System of Politics"—a book which ably vindicates the sufficiency of individual initiative in a vast number of matters that have been laid hold of by the state. The present mania for legislation Mr. Donisthorpe attributes to the inexperience and want of historical knowledge of the classes who now control the suffrage. Errors which the more thoughtful and instructed members of the community have outgrown still look like truths to the less thoughtful and less instructed. The watchword of the hour is individualism, which simply means personal liberty and personal efficiency carried to their highest point. Let all who believe in this do their utmost to make the truth prevail.
Christian Theism: Its Claims and Sanctions. By D. B. Purinton, LL. D. New York and London: G. P. Putnam's Sons. Pp. 303. Price, $1.75.
The author of this book, who is Professor of Metaphysics in West Virginia University, in presenting his thesis, has had three objects in view, viz.—to construct a progressive argument logical in its method and correct in its general conclusions, and likewise defensible in each individual part and item of it; to free the subject from ordinary obscurities and difficulties; and to present it, "without dodging any of its profound problems," in such a clear and simple manner as to commend it to the general reader who is willing to think as he reads. Christian theism being presented as a fact, making positive, bold, radical, uncompromising, and universal claims, the author presents as arguments in support of it: Intelligence in nature, the eutaxiological argument; volition in nature, the teleological argument; the personality of God, or the intuitive argument; the goodness of God, or the historical argument; the unity of God, or the monistic argument; and the infinity of God, or the causal argument. As "anti-theistic errors" are combated materialism, pantheism, positivism, and agnosticism. The last system is regarded as "an ingenious combination and modification" of the other three systems, which in its present phase has taken shape and name from Herbert Spencer, "the great agnostic of modern times," a study of whose works "produces a profound conviction of his depth and patience of thought, his breadth and profundity of scholarship, his fertility of imagination, and his frankness and earnestness of purpose." This system is reviewed in an attempt to show it to be logically self-destructive. A comparison of "Evolution and Christian Theism" leads to the conclusion that most of the objections to the former scheme lie not so much against evolution as against the mechanical form of it. "Nature is not a machine, for it is plastic, progressive, improvable, while a machine is neither of these. Matter can reveal higher and still higher forms of organism, but can never create them. Matter, motion, and force, without a directive idea, can do nothing toward explaining a rationally developed universe. But why exclude a creative and directive idea? Let that idea be God. There is not a single fact in nature against the existence of a personal God or the occurrence of an act of creation. There are many facts in favor of both. Why not admit that God made the world and sustains it in being? That admission would not blot out evolution, but would view it as a possible or it may be probable method of God's creative and providential work." The question would then be not "evolution versus creation," but "evolution the method of creation." The question of immortality is also considered.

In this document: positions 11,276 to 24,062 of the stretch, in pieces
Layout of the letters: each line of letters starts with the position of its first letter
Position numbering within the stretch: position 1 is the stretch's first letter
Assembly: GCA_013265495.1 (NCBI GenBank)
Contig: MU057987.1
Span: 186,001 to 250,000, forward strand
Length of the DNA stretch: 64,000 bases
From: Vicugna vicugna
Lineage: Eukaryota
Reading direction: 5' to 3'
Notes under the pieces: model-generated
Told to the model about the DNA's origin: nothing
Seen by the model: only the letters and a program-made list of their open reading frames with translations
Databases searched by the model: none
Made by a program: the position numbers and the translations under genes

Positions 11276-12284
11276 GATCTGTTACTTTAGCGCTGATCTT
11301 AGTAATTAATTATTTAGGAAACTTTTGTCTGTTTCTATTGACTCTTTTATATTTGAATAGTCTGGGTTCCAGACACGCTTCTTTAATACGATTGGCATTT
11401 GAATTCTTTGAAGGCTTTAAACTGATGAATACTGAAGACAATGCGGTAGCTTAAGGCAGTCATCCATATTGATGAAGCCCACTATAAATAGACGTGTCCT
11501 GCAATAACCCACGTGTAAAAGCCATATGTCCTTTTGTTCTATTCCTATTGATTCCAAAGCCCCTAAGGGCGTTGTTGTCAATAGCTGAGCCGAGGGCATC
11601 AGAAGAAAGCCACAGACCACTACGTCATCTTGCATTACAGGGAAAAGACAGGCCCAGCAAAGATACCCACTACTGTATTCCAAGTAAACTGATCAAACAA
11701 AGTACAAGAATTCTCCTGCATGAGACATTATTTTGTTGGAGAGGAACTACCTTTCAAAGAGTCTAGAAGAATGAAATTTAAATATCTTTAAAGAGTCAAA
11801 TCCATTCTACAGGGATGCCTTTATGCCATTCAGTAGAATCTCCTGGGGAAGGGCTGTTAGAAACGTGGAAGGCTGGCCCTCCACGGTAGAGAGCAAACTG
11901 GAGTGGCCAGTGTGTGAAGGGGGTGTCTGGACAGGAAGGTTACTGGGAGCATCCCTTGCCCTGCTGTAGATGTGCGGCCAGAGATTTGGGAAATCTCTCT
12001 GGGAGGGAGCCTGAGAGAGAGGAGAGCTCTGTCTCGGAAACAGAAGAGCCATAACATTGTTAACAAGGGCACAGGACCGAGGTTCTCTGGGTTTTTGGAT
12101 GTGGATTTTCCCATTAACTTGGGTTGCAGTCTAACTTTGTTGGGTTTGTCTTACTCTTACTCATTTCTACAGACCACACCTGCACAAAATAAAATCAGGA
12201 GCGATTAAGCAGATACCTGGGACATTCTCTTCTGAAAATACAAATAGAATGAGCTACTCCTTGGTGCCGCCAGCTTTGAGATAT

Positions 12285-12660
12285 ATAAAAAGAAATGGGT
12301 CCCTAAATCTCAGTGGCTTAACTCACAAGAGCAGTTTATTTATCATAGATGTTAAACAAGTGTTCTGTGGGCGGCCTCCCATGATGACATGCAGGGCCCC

The Land and the Community. By S. W. Thackeray. New York: D. Appleton & Co. Pp. 223. Price, $1.
This work bears the indorsement of Henry George, who supplies it with a preface. In its original form it was presented as a thesis to the University of Cambridge for the degree of Doctor of Laws. The essay has been expanded and arranged for reference. It is commended for the fullness and clearness with which the historical and legal aspects of the question have been dwelt upon, the attention given in it to the matter of compensation, and the religious feeling and conservative disposition manifested in it throughout. It serves the office, according to Mr. George, of a clear and sim-